‘Forest Bathing’ at the UWS: Wednesday, May 22, Riverside Park

Lori Klamner. All photos courtesy of Lori Klamner.

By Bonnie Eissner

Upper West Sider Lori Klamner was terrible at meditating, she told West Side Rag in a recent interview. At the end of yoga classes, when she needed to focus on her breathing, she thought about her to-do list instead.

Then, during the pandemic, she found a way to calm her busy mind: forest bathing.

This hippie-sounding activity doesn’t involve water or nudity (at least not required). The term is instead the translation of shinrin yoku, a science-based practice that emerged in Japan in the heyday of the 1980s as a balm for burnout and a path to embracing and protecting the country’s forests. It has also been proven to be good for your health

The concept sounds simple: slow down and spend time in nature. But these things can be difficult to do, especially for busy New Yorkers who have limited access to natural landscapes, let alone forests. That’s where Klamner can help.

After leaving her job as a massage therapist and esthetician during the COVID-19 lockdown, she became a certified forest therapy guide and now leads forest bathing experiences in Riverside and Central Parks. Her The next one is on Wednesday, May 22 from 6:30 PM to 8:30 PM in the River Park. An offering from the Riverside Park Conservancy’s Summer on the Hudson series, it’s free; reservations are encouraged, but not required. The group meets in the park at River Run Playground on West 82nd Street.

Klamner begins her forest bathing events with a guided meditation to help people awaken their senses to their surroundings. Her goal, she said, is to get people to be present, to immerse themselves in the natural environment even for a moment, ideally for the full two hours. The rest of the experience consists of a series of ‘invitations’ to explore different areas in the park. From the start, Klamner asks people to think about the history and evolution of Manhattan, for example the striations in the rocks carved thousands of years ago as glaciers approached the island. “It’s a bit of time travel without being scientific,” she said.

Okay, maybe it’s a bit hippie-ish.

On short walks, she encourages people to not only stop and smell the plants, but also to touch them. “It’s about slowing down to notice all the details,” she said. She added that she’s really just trying to get people to stop thinking about their phones and their to-do lists, which she knows is a struggle.

Another aspect of forest bathing, according to Klamner, is thinking about the memories and feelings that nature evokes. Klamner invites people to think about how different environments make them feel. Some people may feel comfortable among dense trees; Others may be disturbed by such an environment and prefer an open field.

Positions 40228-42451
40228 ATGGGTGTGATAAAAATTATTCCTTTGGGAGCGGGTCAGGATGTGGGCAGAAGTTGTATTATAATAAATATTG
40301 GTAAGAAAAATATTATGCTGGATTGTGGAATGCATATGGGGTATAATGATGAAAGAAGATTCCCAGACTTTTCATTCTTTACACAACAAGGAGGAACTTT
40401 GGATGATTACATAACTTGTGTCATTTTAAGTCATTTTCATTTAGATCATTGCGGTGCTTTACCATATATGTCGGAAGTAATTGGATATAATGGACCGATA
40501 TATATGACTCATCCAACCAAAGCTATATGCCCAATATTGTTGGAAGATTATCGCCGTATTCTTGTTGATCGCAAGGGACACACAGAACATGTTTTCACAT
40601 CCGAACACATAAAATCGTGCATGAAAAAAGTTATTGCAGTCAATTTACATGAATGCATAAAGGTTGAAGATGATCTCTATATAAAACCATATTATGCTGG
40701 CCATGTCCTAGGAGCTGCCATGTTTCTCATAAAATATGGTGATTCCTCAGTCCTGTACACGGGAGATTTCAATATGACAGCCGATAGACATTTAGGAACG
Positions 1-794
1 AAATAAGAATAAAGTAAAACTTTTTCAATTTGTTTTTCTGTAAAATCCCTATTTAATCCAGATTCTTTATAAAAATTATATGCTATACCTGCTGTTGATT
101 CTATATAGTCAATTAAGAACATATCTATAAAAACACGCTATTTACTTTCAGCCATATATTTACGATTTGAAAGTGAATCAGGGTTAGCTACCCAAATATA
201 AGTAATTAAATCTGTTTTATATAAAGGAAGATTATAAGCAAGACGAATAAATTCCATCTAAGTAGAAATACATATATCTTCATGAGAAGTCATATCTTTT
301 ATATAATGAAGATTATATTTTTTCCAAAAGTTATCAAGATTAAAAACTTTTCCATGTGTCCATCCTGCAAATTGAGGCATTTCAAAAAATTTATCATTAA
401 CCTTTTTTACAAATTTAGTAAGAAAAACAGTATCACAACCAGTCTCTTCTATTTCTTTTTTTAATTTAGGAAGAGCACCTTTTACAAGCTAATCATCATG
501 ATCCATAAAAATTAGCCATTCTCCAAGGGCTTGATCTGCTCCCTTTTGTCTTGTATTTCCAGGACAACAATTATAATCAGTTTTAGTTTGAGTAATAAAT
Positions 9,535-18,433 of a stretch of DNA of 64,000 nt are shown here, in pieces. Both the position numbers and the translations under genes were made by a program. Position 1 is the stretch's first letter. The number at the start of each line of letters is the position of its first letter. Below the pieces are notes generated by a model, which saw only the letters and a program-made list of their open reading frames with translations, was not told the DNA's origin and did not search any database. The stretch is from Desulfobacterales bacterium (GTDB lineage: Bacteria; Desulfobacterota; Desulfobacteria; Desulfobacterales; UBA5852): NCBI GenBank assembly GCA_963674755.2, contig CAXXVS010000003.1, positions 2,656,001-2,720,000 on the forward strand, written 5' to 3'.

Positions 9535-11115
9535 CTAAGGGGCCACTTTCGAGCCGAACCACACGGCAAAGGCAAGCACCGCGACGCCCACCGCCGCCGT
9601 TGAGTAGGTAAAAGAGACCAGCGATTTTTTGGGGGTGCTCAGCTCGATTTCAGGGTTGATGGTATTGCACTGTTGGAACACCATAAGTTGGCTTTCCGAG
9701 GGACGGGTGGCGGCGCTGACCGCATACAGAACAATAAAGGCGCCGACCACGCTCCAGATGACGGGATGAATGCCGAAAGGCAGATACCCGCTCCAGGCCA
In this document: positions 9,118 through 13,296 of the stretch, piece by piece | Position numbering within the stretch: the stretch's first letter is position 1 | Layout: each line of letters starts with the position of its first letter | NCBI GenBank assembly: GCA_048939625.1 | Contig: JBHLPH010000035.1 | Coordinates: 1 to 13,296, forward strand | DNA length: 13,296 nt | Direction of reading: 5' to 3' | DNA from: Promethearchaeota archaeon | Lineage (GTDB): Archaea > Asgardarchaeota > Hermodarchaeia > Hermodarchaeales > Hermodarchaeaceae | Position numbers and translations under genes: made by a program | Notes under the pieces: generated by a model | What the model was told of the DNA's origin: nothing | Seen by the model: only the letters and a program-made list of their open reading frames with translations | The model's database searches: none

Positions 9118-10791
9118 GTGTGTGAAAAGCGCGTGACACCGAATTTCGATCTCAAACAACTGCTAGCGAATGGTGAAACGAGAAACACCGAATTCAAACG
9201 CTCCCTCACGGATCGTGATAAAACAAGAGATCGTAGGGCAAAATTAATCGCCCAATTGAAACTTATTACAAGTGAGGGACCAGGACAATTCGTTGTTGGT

Some experiences can bring back childhood memories. She has invited people to lie on the grass and look at the clouds. “People were giggling,” she said. “They said, ‘I haven’t done this since I was a kid.'”

Science shows that this immersion in nature and letting go of inhibitions is healthy. Researchers have documented that forest bathing increases immunity, lowers blood pressure, and improves people’s mood and spirit. Some benefits come from biochemistry. Trees emit not only oxygen, but also phytoncides, or essential wood oils that ward off infections. Inhaling these chemical compounds has been shown to strengthen people’s immune systems. Even the colors and sounds, such as birdsong and flowing water, found in forests and natural environments soothe the body and mind.

“I tell people: the forest provides the therapy,” Klamner said.

She ends the outings by serving homemade herbal tea—no fancy ritual, just poured from her thermos into Dixie cups. “I think in the end everyone feels better and closer and wants to help more, protect the land, protect the park,” she said. “So that is a very nice result for me.”

Klamner, who has returned to her role as a massage and beautician, said forest bathing has changed her life. She has more patience with people and meditates regularly. “The claim that it helps you with your daily trials never really made sense to me,” she said. “But now that I’ve practiced this very, very often, I think breathing and slowing down has really helped me through life’s trials.”

Natural environment.

In addition to the event on May 22, Klamner will lead forest bathing experiences for Riverside Park Conservancy in June, September and October. She also leads walks in Central Park in front of the JCC Manhattan and at YMCA Camp Hi-Rock in the Berkshires.

Subscribe to West Side Rag’s FREE email newsletter here.

Leave a Reply

Your email address will not be published. Required fields are marked *